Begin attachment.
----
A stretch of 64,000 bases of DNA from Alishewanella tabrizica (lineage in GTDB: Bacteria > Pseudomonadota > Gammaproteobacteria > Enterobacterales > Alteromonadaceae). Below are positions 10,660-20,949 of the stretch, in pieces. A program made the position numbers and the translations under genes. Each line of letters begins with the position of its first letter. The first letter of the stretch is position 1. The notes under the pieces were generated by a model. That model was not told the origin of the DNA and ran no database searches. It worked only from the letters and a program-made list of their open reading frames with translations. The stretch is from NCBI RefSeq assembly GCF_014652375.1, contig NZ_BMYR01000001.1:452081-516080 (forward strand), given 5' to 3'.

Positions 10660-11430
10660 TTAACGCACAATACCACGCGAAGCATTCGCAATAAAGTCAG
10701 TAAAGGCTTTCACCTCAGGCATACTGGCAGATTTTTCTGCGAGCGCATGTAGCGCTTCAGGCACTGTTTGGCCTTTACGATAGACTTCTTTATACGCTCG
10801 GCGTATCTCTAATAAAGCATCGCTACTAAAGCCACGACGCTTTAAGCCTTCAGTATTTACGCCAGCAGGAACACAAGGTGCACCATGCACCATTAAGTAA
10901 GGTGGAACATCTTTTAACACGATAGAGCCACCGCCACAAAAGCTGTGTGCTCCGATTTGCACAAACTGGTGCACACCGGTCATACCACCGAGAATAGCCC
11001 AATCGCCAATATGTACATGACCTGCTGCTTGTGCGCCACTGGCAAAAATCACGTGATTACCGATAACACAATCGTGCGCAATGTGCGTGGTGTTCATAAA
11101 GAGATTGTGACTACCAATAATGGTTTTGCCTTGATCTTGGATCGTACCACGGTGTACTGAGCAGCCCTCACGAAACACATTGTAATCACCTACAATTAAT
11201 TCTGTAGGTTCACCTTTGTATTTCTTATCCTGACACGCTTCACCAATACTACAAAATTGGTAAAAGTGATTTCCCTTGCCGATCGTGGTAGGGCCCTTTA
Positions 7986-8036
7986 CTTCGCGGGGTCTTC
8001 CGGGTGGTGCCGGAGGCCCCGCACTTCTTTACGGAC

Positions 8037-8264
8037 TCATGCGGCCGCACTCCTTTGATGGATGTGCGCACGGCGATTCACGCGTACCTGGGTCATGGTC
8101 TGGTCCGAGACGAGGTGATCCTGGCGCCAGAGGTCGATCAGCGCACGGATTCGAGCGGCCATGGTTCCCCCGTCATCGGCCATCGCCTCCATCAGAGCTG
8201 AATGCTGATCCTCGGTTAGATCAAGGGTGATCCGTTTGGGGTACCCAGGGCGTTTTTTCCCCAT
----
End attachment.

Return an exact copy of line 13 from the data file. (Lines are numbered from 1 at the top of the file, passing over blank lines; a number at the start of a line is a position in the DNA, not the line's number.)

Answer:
Positions 8037-8264